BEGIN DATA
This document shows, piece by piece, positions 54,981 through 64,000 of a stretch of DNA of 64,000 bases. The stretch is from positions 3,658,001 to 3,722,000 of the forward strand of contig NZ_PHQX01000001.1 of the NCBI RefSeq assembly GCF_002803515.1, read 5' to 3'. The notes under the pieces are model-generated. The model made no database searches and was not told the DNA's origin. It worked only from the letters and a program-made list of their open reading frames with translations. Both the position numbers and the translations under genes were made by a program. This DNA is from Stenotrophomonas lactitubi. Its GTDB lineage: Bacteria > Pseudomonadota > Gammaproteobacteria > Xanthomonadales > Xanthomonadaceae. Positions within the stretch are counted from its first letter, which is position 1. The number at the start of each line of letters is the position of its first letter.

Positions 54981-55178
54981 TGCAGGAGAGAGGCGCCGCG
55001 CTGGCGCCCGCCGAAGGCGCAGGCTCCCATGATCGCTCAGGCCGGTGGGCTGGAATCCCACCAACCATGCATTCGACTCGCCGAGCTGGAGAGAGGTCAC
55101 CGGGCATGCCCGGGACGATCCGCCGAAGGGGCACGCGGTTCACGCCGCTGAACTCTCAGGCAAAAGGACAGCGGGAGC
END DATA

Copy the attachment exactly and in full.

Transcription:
This document shows, piece by piece, positions 54,981 through 64,000 of a stretch of DNA of 64,000 bases. The stretch is from positions 3,658,001 to 3,722,000 of the forward strand of contig NZ_PHQX01000001.1 of the NCBI RefSeq assembly GCF_002803515.1, read 5' to 3'. The notes under the pieces are model-generated. The model made no database searches and was not told the DNA's origin. It worked only from the letters and a program-made list of their open reading frames with translations. Both the position numbers and the translations under genes were made by a program. This DNA is from Stenotrophomonas lactitubi. Its GTDB lineage: Bacteria > Pseudomonadota > Gammaproteobacteria > Xanthomonadales > Xanthomonadaceae. Positions within the stretch are counted from its first letter, which is position 1. The number at the start of each line of letters is the position of its first letter.

Positions 54981-55178
54981 TGCAGGAGAGAGGCGCCGCG
55001 CTGGCGCCCGCCGAAGGCGCAGGCTCCCATGATCGCTCAGGCCGGTGGGCTGGAATCCCACCAACCATGCATTCGACTCGCCGAGCTGGAGAGAGGTCAC
55101 CGGGCATGCCCGGGACGATCCGCCGAAGGGGCACGCGGTTCACGCCGCTGAACTCTCAGGCAAAAGGACAGCGGGAGC